"Vote Blue, go Green" is the Tory slogan for next week's local elections. But the latest ICM poll suggests it may be actually more of a case that "the future's bright, the future's orange". The poll finding, that shows Labour at its worst rating for 19 years (32 per cent) is devastating in itself, but this ought to be commensurate with a significant rise in Tory support. More devastating for the Tories is that they are only on 34 per cent - less than two points higher than their general election showing last year.
Labour is clearly finally suffering the consequences of the loans-for-peerages row, but it may be the redundancies and closures in the health service that have also accounted for this dramatic slump in support.
The parallel with John Major's government after Black Wednesday is probably overdoing it but, when a government loses the voters' confidence on issues on which it was once seen to have the strongest claims to office, it is hard to see how Labour can recover - at least under Tony Blair. The economy was the Tories' passport to power, but Black Wednesday destroyed all credibility thereafter. Could it be Labour's unique selling points on being "purer than pure" and being the party of the health service are now having the same negative effect?
But it is the Liberal Democrats, not the Tories, who appear to be the beneficiaries of disillusionment with the Government and they are now back, on 24 per cent, to their most optimistic ratings since before the 2005 general election. Less than three months ago, the Lib Dems were in the middle of the most scandal-ridden and chaotic leadership election campaign. But the short-term dip, to 15 per cent in January, in the Lib Dems ratings was quickly corrected, even in the middle of the leadership chaos, by the by-election victory for them in Dunfermline and West Fife.
This ability to withstand ridicule and bad publicity means that there is now a new, increased, permanent "core vote" for the Lib Dems that is impervious to temporary difficulties. A spokesman at Lib Dem headquarters estimates that, 10 years ago, their own "core vote" was probably no more than 5 per cent. But in recent years this has probably now increased to about 15 per cent - whatever the vicissitudes and crises of the moment.
Nevertheless, this still does not explain entirely why, after such universally good publicity David Cameron has had regarding his green credentials, there has not been any translation yet in the Tory fortunes. Of course, by definition, if there is an increased Lib Dem "core vote" there must therefore be a smaller pot of potential new voters for the Tories to attract. This means that when the Tories, or even Labour, hit relatively good times in future, there is no prospect of either ever reaching 40 per cent or more of electoral support.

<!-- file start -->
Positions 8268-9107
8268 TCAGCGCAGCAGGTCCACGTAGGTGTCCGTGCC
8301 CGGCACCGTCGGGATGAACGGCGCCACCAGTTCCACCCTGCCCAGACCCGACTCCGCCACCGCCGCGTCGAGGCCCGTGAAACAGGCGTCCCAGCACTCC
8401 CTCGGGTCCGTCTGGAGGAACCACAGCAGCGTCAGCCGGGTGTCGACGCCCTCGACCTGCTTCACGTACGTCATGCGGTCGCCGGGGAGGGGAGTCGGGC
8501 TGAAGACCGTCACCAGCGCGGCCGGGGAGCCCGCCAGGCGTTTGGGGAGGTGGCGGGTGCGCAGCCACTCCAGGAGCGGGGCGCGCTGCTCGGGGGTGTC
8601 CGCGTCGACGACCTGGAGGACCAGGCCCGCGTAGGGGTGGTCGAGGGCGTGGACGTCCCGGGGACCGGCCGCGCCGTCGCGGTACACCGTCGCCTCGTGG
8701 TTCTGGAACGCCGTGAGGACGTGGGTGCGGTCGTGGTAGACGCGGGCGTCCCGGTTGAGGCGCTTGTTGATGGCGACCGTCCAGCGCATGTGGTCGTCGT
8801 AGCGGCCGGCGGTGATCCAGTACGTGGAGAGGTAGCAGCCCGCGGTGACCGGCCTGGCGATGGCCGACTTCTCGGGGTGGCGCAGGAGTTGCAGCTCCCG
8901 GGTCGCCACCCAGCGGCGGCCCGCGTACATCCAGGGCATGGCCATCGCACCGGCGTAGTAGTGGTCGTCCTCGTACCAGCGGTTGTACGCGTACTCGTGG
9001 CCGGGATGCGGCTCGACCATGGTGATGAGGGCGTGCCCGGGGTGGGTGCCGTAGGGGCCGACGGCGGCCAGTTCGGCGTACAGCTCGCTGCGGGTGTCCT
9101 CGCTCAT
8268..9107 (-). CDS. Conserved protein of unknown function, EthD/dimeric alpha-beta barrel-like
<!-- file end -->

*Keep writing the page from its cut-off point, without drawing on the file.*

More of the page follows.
I have no doubt Mr Cameron has no option but to continue with his emphasis on the green agenda. His focus groups will have told him it clearly rates highly with younger voters. And he has certainly outwitted and outsmarted Gordon Brown, whose stiff speeches on the environment last weekend in the United States contrasted appallingly badly with the compelling photo-opportunities created for the Tory leader in Norway. Thanks to Mr Cameron, all parties will be required to put the issue on the same ranking as tax, public services, and the state of the economy. But it may just be that the more salience Mr Cameron gives to the green issue, by moving it to the top of the political agenda he is acting as an unwitting press officer and recruiting sergeant for the Lib Dems.
The most compelling finding in the ICM poll was the response to the question: "Which party would do more to protect the environment?" Lib Dems led the Tories with 29 per cent compared with 22 per cent - Labour trailed with 17 per cent. This lends weight to spokesmen at Lib Dem headquarters claiming to be progressively more relaxed about the Tory leader stealing their agenda. Every time Mr Cameron mentions the subject, they are convinced that, as a consequence, they are provided with more broadcast opportunities for their own green messages.
Lib Dems also believe they have an advantage over the Tories in being able to focus voters on their policies requiring "tough choices". Voters will be sceptical of green policies that try to imply no one will be a loser. Mr Cameron's latest forays into carbon emissions appear to suggest a pain-free option where cars will still be freely driven and unrestricted cheap air travel still defended. Lib Dems have just enough voter market share and are just far enough away from power to be able to make a virtue out of their credibility by promoting painful green policies. Mr Cameron, by comparison, can only do green politics so long as it doesn't hurt voters. That looks incredible.Reuse content